OKLAHOMA CITY - Shelly Johnston was just a teenager and behind the wheel.
“A drunk driver ran a stop sign or light or something and hit us head on going 75,” she said.
The accident took her sight and her dream of playing professional golf, but not her will to live.
She relies on her trusty companion, Jefferson, to help her get around safely.
Tuesday, Jefferson was away at the groomer when Shelly's phone rang.
A mysterious caller was asking questions.
“He said, ‘Are you between the ages of 50 and 63?’ I said, ‘Yes I am,’” Shelly said.
The caller went onto ask Shelly if she worked in the last year, which she hadn’t.
“He said real fast, ‘Okay thank you so much for your time,” and just hung up the phone.”
Shelly doesn't qualify for disability, because her husband makes too much money.
She keeps trying to call back the # though, but they won’t take her calls now.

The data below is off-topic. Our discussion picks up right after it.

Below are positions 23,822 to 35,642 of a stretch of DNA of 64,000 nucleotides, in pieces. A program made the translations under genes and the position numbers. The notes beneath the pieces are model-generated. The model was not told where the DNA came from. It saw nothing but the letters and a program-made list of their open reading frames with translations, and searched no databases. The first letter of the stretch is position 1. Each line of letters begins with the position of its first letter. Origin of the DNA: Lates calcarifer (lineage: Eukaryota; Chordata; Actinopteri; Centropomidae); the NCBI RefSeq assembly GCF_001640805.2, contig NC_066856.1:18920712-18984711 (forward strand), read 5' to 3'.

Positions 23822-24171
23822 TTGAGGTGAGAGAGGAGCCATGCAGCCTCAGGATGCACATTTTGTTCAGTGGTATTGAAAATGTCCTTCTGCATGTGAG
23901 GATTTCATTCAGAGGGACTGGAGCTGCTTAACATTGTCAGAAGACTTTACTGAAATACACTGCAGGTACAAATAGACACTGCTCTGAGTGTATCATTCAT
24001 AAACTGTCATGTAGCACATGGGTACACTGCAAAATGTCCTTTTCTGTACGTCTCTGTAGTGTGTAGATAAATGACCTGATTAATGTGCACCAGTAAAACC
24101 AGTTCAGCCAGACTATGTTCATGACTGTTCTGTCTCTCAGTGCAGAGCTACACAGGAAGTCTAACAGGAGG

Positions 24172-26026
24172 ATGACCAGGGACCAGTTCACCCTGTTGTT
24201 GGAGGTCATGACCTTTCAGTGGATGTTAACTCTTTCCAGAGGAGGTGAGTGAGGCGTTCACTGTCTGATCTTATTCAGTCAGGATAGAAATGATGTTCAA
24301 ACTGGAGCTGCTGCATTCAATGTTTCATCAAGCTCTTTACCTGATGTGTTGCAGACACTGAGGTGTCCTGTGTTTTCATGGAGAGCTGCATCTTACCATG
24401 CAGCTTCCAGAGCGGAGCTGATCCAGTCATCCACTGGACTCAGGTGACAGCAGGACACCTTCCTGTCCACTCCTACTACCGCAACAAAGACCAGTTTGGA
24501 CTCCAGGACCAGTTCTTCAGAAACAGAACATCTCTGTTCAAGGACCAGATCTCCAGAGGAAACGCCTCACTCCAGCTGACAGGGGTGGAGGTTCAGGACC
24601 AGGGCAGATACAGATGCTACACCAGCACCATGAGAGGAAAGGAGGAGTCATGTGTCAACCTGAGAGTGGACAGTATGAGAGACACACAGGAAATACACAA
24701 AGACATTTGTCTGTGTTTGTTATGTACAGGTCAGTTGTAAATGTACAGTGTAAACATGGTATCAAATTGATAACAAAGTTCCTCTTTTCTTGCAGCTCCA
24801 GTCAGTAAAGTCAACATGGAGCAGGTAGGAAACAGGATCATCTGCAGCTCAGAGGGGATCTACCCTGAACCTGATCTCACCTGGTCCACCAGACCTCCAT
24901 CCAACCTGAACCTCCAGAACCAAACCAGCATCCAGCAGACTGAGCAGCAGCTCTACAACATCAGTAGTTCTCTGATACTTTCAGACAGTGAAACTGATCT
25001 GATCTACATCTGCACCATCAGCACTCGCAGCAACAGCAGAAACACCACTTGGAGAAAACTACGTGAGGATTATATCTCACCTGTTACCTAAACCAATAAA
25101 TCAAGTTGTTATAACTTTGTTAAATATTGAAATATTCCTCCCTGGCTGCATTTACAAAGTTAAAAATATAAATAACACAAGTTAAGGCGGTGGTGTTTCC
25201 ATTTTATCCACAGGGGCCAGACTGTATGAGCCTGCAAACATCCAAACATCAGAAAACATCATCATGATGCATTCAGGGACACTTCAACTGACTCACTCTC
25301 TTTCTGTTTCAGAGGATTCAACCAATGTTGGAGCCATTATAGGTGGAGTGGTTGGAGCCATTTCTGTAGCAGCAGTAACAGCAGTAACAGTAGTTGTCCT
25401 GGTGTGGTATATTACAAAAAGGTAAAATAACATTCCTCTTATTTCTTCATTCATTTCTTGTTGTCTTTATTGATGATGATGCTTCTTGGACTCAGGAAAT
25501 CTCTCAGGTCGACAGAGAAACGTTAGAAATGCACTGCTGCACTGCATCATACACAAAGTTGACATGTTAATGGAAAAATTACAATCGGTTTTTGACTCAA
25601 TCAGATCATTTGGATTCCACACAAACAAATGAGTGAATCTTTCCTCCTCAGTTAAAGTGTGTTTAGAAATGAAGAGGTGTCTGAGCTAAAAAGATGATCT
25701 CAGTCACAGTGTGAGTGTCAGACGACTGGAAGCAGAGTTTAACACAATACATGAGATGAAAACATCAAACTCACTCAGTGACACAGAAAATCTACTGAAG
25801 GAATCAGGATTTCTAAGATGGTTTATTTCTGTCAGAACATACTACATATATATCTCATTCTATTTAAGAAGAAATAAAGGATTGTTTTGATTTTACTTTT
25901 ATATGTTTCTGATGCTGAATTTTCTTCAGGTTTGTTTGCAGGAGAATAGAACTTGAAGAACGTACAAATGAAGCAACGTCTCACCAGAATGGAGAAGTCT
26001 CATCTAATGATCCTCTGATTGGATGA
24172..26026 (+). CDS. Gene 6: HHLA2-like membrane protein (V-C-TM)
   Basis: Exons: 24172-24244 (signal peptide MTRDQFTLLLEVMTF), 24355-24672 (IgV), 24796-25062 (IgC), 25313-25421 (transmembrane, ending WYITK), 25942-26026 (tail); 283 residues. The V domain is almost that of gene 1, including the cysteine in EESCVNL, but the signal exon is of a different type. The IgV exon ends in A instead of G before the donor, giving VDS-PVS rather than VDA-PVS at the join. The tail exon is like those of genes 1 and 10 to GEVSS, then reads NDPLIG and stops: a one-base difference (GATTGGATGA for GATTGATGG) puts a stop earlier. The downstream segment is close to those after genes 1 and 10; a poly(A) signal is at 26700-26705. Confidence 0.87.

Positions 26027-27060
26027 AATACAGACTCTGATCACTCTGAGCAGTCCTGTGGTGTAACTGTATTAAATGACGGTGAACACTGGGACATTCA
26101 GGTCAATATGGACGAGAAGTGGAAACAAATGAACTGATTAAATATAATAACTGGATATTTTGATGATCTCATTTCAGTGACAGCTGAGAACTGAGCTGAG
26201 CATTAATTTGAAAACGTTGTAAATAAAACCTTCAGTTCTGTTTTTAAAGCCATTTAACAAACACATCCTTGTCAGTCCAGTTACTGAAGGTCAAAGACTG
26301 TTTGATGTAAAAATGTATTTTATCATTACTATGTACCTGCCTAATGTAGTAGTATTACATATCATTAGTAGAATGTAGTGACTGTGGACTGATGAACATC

The automated message identifies itself as "National Disability" and goes onto say that their records indicate Shelly has already spoken with one of their agents and does not qualify at this time.
When we call that same number we get a completely different greeting.
It asks us to email any questions to firstname.lastname@example.org.
We plugged in that email address online and pulled up complaints from across the country.
No one seems to know exactly for sure what the calls are really about.
It could be a case of cramming, where a company tries to sneak charges onto your telephone bill for services you never ordered, which is why you should be carefully reviewing your phone bill each month.
Shelly is a tad uneasy about it all, but taking things in stride.
“I'm happy I'm alive and being grateful for what I have,” she said.
It is important to understand questions before you answer yes or no over the phone, because you might inadvertently agree to something and not even realize it.